July 7, 2008 -- Coral reefs — a key element in ocean ecosystems that provide not only coastline protection but billions of dollars in benefits from tourism, as well as ingredients used in cutting-edge medicines — are increasingly threatened from the effects of global warming and other hazards, according to a new U.S. government report.
The report estimates that nearly half of the coral reefs in areas from the Caribbean to the Pacific "are not in good condition and are continuing steadily on a long-term decline."
"It's a pretty alarming situation," said Jeannette Waddell, the report's co-editor and a marine biologist with the National Oceanic and Atmospheric Administration's National Ocean Service.
"Coral reefs around the world are confronted by the same types of threats. In some places it is worse. In some places, it's slightly better. But we're finding that even remote reefs are showing signs of decline," she told ABC News.
The NOAA report looked at the health of coral reefs in 15 areas under the jurisdiction of the United States and a group of countries called the Pacific Freely Associated States, which include Palau, the Marshall Islands and Micronesia.
A major threat facing corals is climate change, the report says, which affects coral reefs in multiple ways.
First, warmer ocean temperatures cause corals to expel the colorful living algae in their tissues, leaving them with a "bleached" white look.
"It really stresses out the coral and makes them more susceptible to things like disease," Waddell said.
A major bleaching and disease event in 2005 devastated coral reefs across the Caribbean. In the U.S. Virgin Islands and Puerto Rico, scientists say an average of 50 percent of the coral was lost. Some areas lost 90 percent of their coral.
Another problem for corals is that human-induced climate change is altering the chemistry of the oceans, making them more acidic. It happens as fossil fuels are burned, releasing carbon dioxide into the atmosphere. Much of that carbon dioxide is absorbed by the ocean, which becomes more corrosive.
"If the ocean continues to acidify, it's possible that it would preclude corals from growing, because they won't be able to draw the nutrients and elements out of the water that they need to create the structures that they produce as coral colonies," Waddell said. "It's also possible that ocean acidification may become so extreme that it may begin to dissolve the corals that already exist, which would spell disaster for costal communities."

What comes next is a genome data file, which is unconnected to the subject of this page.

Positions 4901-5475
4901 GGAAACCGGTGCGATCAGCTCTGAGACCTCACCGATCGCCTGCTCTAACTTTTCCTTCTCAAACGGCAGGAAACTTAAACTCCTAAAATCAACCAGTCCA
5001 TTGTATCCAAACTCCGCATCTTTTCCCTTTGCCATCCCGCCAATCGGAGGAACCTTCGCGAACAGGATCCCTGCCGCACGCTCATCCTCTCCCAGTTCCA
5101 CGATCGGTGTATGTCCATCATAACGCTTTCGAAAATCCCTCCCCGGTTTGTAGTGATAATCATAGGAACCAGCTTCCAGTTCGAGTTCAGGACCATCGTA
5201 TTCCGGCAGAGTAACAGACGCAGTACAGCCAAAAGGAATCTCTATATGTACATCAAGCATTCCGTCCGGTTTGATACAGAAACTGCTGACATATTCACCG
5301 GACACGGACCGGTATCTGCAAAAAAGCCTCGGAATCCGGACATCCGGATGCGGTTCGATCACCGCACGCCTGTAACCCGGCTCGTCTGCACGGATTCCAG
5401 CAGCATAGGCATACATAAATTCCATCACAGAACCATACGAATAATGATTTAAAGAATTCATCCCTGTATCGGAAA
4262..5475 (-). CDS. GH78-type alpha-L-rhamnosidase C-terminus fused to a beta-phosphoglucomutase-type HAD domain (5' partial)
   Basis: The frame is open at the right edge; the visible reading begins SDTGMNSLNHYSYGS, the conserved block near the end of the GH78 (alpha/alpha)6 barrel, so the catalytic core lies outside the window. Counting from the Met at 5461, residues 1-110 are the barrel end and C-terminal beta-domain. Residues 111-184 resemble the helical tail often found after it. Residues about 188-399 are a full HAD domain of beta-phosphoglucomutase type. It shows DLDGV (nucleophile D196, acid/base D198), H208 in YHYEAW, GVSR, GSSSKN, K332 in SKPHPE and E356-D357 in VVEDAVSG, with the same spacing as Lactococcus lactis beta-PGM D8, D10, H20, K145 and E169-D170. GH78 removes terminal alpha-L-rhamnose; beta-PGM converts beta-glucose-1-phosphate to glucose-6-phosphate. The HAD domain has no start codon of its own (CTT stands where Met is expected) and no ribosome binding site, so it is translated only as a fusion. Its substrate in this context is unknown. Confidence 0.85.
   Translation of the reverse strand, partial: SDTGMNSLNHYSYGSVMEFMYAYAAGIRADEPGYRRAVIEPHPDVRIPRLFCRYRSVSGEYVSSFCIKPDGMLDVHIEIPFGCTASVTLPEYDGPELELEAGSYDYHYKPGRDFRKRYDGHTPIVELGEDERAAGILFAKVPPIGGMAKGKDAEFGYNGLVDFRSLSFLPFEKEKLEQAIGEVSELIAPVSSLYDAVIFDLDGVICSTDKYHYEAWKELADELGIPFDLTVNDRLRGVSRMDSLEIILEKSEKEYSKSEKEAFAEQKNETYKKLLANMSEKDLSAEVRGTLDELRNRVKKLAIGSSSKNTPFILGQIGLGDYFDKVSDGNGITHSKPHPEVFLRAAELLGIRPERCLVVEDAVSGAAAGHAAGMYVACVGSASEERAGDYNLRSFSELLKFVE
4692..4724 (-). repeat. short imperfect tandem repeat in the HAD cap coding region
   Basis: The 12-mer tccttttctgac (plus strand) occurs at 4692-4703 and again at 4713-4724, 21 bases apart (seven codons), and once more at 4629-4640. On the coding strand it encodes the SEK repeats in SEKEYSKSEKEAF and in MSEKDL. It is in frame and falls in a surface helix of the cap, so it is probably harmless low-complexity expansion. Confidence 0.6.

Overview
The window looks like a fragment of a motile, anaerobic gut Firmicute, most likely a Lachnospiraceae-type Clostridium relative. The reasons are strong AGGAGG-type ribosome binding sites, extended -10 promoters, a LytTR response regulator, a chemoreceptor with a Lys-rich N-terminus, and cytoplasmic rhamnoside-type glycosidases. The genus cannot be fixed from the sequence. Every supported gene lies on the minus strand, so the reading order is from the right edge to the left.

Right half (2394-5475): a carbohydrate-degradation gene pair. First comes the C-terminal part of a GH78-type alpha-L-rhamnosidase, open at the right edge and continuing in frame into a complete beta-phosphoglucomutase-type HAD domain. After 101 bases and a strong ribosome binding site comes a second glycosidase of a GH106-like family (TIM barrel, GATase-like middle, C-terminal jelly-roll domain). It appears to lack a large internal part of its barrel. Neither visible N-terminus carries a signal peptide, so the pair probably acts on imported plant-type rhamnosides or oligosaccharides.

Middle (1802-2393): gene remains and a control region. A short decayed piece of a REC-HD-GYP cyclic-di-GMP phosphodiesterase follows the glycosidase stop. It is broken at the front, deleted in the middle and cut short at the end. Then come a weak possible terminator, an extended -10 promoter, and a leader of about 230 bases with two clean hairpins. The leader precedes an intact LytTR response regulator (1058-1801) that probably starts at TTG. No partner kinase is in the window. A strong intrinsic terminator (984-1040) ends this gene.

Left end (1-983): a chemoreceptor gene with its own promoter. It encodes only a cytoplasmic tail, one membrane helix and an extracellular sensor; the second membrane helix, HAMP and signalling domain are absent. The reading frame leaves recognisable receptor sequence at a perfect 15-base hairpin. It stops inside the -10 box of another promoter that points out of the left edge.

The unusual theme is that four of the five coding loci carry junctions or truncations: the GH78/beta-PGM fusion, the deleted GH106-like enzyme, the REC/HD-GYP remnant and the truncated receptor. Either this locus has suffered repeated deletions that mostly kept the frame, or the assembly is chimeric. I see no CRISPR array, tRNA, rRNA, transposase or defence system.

A 1997 report in the science journal Nature estimated that the resources and economic benefits derived from coral reefs are worth $375 billion a year.
"Coral reefs only cover about one percent of the world's surface, but they are a very diverse and important environment or ecosystem," said Mark Monaco, a marine biologist with NOAA's National Centers for Coastal Ocean Science.
"They provide us fisheries, they provide us culture from the cultural resources, they provide us pharmaceuticals, and they provide us protection from storm events," he told ABC News.
In areas that have been hit by severe tsunamis, experts point out that damage is usually less severe in places with intact coral reefs just offshore.
Scientists who study the medical benefits of coral reefs say there are about 20 compounds in clinical trials derived from the corals themselves or the many organisms that depend on them.
"That biodiversity is holding the key to treatment of diseases current and future," said William Gerwick, a professor of oceanography and pharmaceutical sciences who holds a dual appointment at the Scripps Institute of Oceanography and the University of California San Diego Skaggs School of Pharmacy and Pharmaceutical Sciences.
"As we disturb that biodiversity, and reduce the species' richness, we change that equation dramatically," said Gerwick, who was not involved in the NOAA report.
Gerwick points to a drug compound derived from a species of sea squirt — small, colorful organisms that live on coral reefs — that has been approved by the European Union for treating soft tissue cancers. The drug, marketed under the name Yondelis in Europe, is in clinical trials in the United States.
Some corals have recently gotten better protections from the federal government. In 2006, two coral species were designated as "threatened" under the Endangered Species Act.
Climate change isn't the only threat to coral reefs. Tropical storms, coastal pollution, even boats and their anchors are serious concerns.
"The declining conditions that we're seeing is exacerbated by having a number of threats work together to cause the decline," Waddell said.
The report — the work of 270 contributors — is being presented today at the International Coral Reef Symposium in Fort Lauderdale, Fla.
"I think if we don't change the way we're going with these reef ecosystems we can't expect them to get better," Monaco said. "So we're going to have to make some hard choices — society-wise, political-wise, economic-wise — to protect these ecosystems."